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Arctic Ephemera & an Early Colorado Springs Opera

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140.     [COLORADO COMIC OPERA]. HAMP, Sidford F[rederick] and Albert C. Pearson. Below Zero, or A Trip to the Top of the World. A Comic Opera in Three Acts. [Colorado Springs?, 1894] [verso of title page: Copyrighted 1894, by Sidford F. Hamp and Albert C. Pearson]. [1-2] 3-40, [2] pp. 4to (27 x 20 cm), original half white cloth over brown cloth boards, title in gilt on upper cover. Cloth slightly soiled, text leaves separating from binding because of weak stitching and adhesive. Overall, a fine copy of a rare Arctic and Colorado item. Inscribed in ink and pencil on front pastedown from both authors to Mrs. Wray, April 27 & 28, 1894. Very rare. No copies in OCLC, although Library of Congress reports a copy in its collection.

     First edition. Not in Wynar or other standard sources. In this work, Captain Jo of the S.S. Sparrowhawk, The Professor, and millionaire Junius Brutus Botts sail to discover the North Pole after a tearful farewell from their girlfriends (Polly and Claudia) at dockside, during which it is revealed that Botts, who has made his money by cheating others, is underwriting this adventure. In the second scene, the cast awakes at the North Pole, which is revealed to them when an iceberg shatters before their eyes. At that point it becomes obvious that the reason Botts has financed the expedition is that he intends to steal the pole itself and take it back to the U.S. for exhibition. That plan is interrupted, however, by the appearance of Magnetic Pole, who says they have been summoned below by Queen Aurora, at whose court they arrive after a 2,000-mile elevator ride. In the third act, which takes place at court, the travelers are regaled by dancing ladies, and the Queen magically learns to speak the “slang” her visitors use. The festivities are interrupted, however, by the sudden appearance of Polly and Claudia, who are shocked at the men’s unfaithful behavior. Finally, a Western Union messenger appears with a telegram from the U.S Secretary of the Navy ordering them back home.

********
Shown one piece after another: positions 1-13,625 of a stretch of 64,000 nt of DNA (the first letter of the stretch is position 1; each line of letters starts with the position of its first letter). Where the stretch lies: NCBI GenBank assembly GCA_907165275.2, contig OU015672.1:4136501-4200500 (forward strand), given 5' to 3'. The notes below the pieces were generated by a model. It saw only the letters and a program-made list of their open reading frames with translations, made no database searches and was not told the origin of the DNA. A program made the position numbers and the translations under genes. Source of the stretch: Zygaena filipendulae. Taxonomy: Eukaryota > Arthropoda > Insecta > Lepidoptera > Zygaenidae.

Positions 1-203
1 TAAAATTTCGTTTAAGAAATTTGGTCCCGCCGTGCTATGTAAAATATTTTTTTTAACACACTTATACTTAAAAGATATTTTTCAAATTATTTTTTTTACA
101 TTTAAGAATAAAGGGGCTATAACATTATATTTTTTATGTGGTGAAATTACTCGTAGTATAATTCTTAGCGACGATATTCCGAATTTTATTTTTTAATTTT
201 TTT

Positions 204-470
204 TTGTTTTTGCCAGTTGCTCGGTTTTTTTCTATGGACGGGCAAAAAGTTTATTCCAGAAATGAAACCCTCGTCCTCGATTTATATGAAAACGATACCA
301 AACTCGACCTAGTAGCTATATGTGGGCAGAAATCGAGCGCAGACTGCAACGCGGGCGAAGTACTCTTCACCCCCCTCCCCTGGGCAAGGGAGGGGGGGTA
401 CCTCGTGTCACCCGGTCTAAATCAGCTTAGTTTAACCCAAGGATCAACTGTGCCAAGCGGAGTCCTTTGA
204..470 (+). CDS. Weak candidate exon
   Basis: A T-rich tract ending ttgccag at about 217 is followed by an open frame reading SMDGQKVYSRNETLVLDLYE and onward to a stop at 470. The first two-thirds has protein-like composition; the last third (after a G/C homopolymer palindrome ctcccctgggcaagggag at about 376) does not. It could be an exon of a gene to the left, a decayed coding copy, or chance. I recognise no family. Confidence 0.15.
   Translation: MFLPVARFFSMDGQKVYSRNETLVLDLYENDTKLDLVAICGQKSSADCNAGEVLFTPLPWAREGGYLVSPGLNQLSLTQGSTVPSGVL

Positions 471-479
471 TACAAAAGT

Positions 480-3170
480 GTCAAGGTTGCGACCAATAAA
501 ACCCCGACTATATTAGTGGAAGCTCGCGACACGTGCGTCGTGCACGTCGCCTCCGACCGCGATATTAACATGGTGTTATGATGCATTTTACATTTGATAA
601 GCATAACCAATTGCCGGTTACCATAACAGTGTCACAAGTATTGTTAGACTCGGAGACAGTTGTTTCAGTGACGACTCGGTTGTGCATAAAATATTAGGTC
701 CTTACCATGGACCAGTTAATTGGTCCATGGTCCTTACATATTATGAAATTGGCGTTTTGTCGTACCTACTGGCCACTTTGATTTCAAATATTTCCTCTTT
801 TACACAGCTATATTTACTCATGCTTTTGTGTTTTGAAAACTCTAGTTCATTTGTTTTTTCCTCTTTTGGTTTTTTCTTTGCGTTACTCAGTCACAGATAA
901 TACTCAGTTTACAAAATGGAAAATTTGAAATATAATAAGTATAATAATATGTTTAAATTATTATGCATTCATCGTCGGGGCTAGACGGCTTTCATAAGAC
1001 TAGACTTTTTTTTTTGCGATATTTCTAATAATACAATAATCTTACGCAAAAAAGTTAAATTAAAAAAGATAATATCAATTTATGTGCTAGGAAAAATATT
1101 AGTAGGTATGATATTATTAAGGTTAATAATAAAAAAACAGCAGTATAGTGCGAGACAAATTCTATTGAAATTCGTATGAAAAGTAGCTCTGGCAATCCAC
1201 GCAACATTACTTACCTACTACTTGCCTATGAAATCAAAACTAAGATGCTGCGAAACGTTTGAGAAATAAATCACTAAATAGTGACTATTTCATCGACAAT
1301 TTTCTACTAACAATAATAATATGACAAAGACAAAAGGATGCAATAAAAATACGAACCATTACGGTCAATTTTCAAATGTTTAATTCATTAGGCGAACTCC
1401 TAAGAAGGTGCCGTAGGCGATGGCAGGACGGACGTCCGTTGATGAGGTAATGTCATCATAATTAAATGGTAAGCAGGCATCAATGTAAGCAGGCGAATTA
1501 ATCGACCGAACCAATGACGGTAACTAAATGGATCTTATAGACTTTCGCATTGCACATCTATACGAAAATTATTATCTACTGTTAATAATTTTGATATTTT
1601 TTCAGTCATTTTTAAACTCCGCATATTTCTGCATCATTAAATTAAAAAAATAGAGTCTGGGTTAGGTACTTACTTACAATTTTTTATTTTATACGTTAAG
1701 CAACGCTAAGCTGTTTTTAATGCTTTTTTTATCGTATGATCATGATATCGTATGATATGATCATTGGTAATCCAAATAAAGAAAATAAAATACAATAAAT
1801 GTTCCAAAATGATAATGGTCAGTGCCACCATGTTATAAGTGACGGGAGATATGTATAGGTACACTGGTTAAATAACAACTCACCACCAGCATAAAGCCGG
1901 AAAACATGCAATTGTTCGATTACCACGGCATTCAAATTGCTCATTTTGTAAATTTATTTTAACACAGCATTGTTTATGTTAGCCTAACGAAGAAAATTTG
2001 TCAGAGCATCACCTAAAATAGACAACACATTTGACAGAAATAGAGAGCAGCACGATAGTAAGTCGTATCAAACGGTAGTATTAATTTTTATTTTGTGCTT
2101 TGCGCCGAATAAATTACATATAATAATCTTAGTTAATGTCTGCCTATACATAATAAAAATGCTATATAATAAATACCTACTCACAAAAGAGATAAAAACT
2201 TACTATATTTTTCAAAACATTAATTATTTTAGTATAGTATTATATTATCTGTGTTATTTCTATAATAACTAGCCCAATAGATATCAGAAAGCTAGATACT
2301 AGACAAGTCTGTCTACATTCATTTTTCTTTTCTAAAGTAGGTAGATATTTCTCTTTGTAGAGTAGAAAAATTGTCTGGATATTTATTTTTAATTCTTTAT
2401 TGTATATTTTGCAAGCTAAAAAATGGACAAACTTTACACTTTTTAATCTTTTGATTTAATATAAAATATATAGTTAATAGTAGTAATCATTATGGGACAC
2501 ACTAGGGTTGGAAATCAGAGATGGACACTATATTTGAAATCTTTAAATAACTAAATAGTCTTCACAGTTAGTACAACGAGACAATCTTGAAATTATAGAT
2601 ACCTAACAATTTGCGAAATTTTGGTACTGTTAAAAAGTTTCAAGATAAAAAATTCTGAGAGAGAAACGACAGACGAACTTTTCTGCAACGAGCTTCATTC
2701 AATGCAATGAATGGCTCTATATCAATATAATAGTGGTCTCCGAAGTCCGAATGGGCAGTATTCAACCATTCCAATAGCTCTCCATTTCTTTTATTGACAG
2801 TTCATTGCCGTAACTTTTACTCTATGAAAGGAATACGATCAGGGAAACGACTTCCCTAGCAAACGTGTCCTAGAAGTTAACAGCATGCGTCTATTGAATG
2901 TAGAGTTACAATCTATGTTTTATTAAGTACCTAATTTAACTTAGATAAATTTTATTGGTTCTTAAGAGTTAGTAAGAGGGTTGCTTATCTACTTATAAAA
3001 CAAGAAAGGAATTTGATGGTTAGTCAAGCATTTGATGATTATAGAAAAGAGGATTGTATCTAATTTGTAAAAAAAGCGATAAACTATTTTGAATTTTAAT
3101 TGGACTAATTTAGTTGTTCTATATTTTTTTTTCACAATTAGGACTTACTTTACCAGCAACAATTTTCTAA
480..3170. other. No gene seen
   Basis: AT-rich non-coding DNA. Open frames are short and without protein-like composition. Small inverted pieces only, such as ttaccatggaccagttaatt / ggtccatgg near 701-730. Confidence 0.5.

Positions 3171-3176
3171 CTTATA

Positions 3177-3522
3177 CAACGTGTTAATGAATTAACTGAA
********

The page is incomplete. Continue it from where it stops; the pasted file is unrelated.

Using the search for the North Pole, which had not successfully been reached at the time, the authors’ comic opera buffoons such themes as the unscrupulous rich like Botts, the miserable dialect spoken by some Americans, and the follies of love. The first may have been inspired by Hamp’s uncle, prominent British investor William Blackmore (see Item 60 herein), who helped finance both the 1872 Hayden expedition and photographer William Henry Jackson.

     Hamp (1855-1919), an Englishman, wrote numerous books about his adventures in the American West and was a member of Hayden’s 1872 expedition. As a seventeen-year-old on that expedition, he accompanied Nathaniel P. Langford and James Stevenson on their ascent of Grand Teton, although he did not reach the summit. Both his letters and his diary from the expedition have been published, and he wrote several books and articles for boys based on Western life. Eventually settling in Colorado Springs, he was a prominent member of the city. Albert C. Pearson (1852-1917) was a musician who lived forty years in Colorado Springs, where he was a leading and respected member of the musical community. Leah Lucile Ehrich in a brief 1901 memoir remarks: “Mr. Albert C. Pearson,—a most lovable kindly soul,—has for many years been one of our musicians. A fair pianist, he is a composer of no mean merit, and several years ago amateur talent gave ‘Below Zero,’ a most charming and melodious little operetta of his.” Pearson himself also left a brief 1901 memoir discussing his life in Colorado Springs. The opera was performed at the Colorado Springs Opera House on April 27-28, 1894, and on May 19, 1894.


Sold. Hammer: $250.00; Price Realized: $300.00

Auction 22 Abstracts

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